23. Oboh G. Isolation and characterization of amylase from fermented cassava (Manihot esculenta Crantz) wastewater. Afr J Biotechnol 2005;4:1117-23.

24. Brisibe EA, Bankong H. Biotechnological potential of alpha amylase production by Bacillus subtilis using cassava peel powder as a substrate. Br Biotechnol J 2014;4:1201-11. [CrossRef]

Reference

1. Mojumdar A, Deka J. Recycling agroindustrial waste to produce amylase and characterizing amylase-gold nanoparticle composite. Int J Recycl Org Waste Agric 2019;8:S263-9. https://doi.org/10.1007/s40093-019-00298-4

2. Taghreed N, Almanaa P, Vijayaraghavan S, Alharbi NS, Kadaikunnan S, Khaled JM, et al. Solid state fermentation of amylase production from Bacillus subtilis D19 using agro-residues. J King Saud Univ Sci 2019;32:1-7. https://doi.org/10.1016/j.jksus.2019.12.011

3. Sidkey NM, Abo-Shadi MA, Al-Mutrafy AM, Sefergy F, Al- Reheily N. Screening of microorganisms isolated from some enviroagro-industrial wastes in Saudi Arabia for amylase production. J Am Sci 2010;6:326-39.

4. Ramachandran S, Patel AK, Nampoothiri KM, Francis F, Nagy V, Szakacs G, et al. Coconut oil cake-a potential raw material for the production of alpha-amylase. Bioresour Technol 2044;93:169-74. https://doi.org/10.1016/j.biortech.2003.10.021

5. Ramachandran S, Singh SK, Larroche C, Soccol CR, Pandey A. Oil cakes and their biotechnological applications-a review. Bioresour Technol 2007;98:2000-9. https://doi.org/10.1016/j.biortech.2006.08.002

6. Anto H, Trivedi UB, Patel KC. Glucoamylase production by solid-state fermentation using rice flake manufacturing waste products as substrate. Bioresour Technol 2006;97:1161-6. https://doi.org/10.1016/j.biortech.2005.05.007

7. Baysal Z, Uyar F, Aytekin C. Solid-state fermentation for production of α-amylase by a thermotolerant Bacillus subtilis from hot-spring water. Process Biochem 2003;38:1665-8. https://doi.org/10.1016/S0032-9592(02)00150-4

8. Pandey A, Nigam P, Soccol CR, Soccol VT, Singh D, Mohan R. Advances in microbial amylases. Biotechnol Appl Biochem 2000;31:135-52. https://doi.org/10.1042/BA19990073

9. Mohandas BS, Prabhakar A, Rao RR, Madhu GM, Rao GH. Statistical optimization and neural modeling of amylase production from banana peel using Bacillus subtilis MTCC 441. Int J Food Eng 2010;6:1-6. https://doi.org/10.2202/1556-3758.1980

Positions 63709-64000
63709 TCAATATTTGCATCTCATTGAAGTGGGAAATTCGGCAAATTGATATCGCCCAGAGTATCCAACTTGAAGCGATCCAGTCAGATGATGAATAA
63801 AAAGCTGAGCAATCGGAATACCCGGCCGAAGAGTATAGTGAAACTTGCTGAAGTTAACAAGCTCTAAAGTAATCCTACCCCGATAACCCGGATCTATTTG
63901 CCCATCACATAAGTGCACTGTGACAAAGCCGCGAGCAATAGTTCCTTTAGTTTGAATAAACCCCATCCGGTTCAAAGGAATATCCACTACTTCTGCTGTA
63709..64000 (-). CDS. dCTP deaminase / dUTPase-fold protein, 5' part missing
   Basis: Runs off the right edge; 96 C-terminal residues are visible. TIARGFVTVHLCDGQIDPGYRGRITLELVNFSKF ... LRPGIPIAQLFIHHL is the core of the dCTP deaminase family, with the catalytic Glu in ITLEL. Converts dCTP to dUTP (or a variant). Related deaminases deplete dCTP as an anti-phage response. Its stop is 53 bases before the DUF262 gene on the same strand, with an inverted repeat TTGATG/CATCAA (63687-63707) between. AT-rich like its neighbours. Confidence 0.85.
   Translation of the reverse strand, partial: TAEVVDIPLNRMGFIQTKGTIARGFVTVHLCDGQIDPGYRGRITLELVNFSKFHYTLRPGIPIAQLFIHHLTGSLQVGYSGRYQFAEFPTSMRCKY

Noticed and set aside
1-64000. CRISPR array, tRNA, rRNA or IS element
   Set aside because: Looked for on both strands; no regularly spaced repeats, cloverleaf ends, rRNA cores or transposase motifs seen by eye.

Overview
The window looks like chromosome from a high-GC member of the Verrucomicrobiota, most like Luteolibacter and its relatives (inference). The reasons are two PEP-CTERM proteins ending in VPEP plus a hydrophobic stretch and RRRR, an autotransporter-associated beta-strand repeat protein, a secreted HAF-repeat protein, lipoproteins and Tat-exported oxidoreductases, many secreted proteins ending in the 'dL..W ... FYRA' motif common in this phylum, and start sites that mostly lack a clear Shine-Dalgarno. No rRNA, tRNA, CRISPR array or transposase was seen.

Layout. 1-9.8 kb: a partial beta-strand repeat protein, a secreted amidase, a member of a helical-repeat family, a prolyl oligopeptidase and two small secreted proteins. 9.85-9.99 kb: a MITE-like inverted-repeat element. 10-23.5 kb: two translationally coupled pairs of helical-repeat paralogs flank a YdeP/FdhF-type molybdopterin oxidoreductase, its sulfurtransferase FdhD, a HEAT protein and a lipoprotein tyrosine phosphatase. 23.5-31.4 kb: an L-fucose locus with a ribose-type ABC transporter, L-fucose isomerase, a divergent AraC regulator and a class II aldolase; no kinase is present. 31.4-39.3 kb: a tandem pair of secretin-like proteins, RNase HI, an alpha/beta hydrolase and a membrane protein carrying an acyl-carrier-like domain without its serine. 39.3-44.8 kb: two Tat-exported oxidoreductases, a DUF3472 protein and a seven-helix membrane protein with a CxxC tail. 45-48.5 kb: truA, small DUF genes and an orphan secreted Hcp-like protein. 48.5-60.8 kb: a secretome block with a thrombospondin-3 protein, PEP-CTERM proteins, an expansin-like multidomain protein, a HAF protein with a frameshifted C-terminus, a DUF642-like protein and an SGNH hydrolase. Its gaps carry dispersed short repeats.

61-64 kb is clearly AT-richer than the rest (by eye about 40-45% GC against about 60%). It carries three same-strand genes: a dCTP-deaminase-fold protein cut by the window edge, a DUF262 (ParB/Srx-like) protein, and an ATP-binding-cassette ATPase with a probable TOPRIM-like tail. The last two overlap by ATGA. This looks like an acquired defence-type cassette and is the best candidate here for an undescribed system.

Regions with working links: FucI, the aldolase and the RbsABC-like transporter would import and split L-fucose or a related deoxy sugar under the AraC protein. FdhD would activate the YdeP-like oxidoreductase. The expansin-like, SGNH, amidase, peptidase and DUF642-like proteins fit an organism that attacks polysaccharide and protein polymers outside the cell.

10. Saran S, Isar J, Saxena RK. Statistical optimization of conditions for protease production from Bacillus sp. and its scale-up in a bioreactor. Appl Biochem Biotechnol 2007;141:229-39. https://doi.org/10.1007/BF02729064

11. Reddy LV, Wee YJ, Yun JS, Ryu HW. Optimization of alkaline protease by batch culture of Bacillus sp. RKY3 through Placket- Burman and response surface methodological approaches. Bioresour Technol 2008;99:2242-9. https://doi.org/10.1016/j.biortech.2007.05.006

12. Ellaiah P, Adinarayana K, Bhavani Y, Padmaja P, Srinivasulu B. Optimization of process parameters for glucoamylase production under solid state fermentation by a new isolated Aspergillus species. Process Biochem 2002;38:615-20. https://doi.org/10.1016/S0032-9592(02)00188-7

13. Hernandez MS, Rodr?guez M, Guerra NP. Amylase production by Aspergillus niger in submerged cultivation on two wastes from food industries. J Food Eng 2006;73:93-100. https://doi.org/10.1016/j.jfoodeng.2005.01.009

14. Fogarty WM. Microbial amylases. In: Fogarty WM, editor. Microbial Enzymes and Biotechnology. London, UK: Applied Science Publishers Ltd.; 1983. p. 1-92.

15. Kalaiarasi K, Parvatham R. Optimization of process parameters for α-amylase production under solid-state fermentation by Aspergillus awamori MTCC 9997. J Sci Ind Res 2015;74:286-9.

16. Hayashida S, Teramoto Y. Production and characteristics of raw-starch-digesting α-amylase from a protease negative Aspergillus ficuum mutant. Appl Environ Microbiol 1986;52:1068-73. https://doi.org/10.1128/AEM.52.5.1068-1073.1986

17. Irfan M, Nadeem M, Syed Q. Media optimization for amylase production in solid state fermentation of wheat bran by fungal strains. J Cell Mol Med 2012;10:55-64.

18. Jamrath T, Lindner C, Popovic MK, Bajpai R. Production of amylases and proteases by Bacillus caldolyticus from food industry wastes. Food Technol Biotechnol 2011;50:355-61.

19. Carlsen M, Nielsen J, Villadsen J. Growth and α-amylase production by Aspergillus oryzae during continuous cultivations. J Biotechnol 1996;45:81-93. https://doi.org/10.1016/0168-1656(95)00147-6

20. Ashwini S. Isolation, process parameters for optimization and purification of alpha amylase for mass production from Bacillus species. Int J Ext Res 2015;5:65-71.

21. Sunitha VH, Ramesha A, Savitha J, Srinivas C. Amylase production by endophytic fungi Cylindrocephalum sp. Isolated from medicinal plant Alpinia calcarata (HAW.) Roscoe. Braz J Microbiol 2012;1:1213-21. https://doi.org/10.1590/S1517-83822012000300049

22. Zhu W, Lestander TA, Orberg H, Wei M, Hedman B, Ren J, et al. Cassava stems: A new resource to increase food and fuel production. GCB Bioenergy 2015;7:72-83. https://doi.org/10.1111/gcbb.12112

23. Oboh G. Isolation and characterization of amylase from fermented cassava (Manihot esculenta Crantz) wastewater. Afr J Biotechnol 2005;4:1117-23.

24. Brisibe EA, Bankong H. Biotechnological potential of alpha amylase production by Bacillus subtilis using cassava peel powder as a substrate. Br Biotechnol J 2014;4:1201-11. https://doi.org/10.9734/BBJ/2014/10856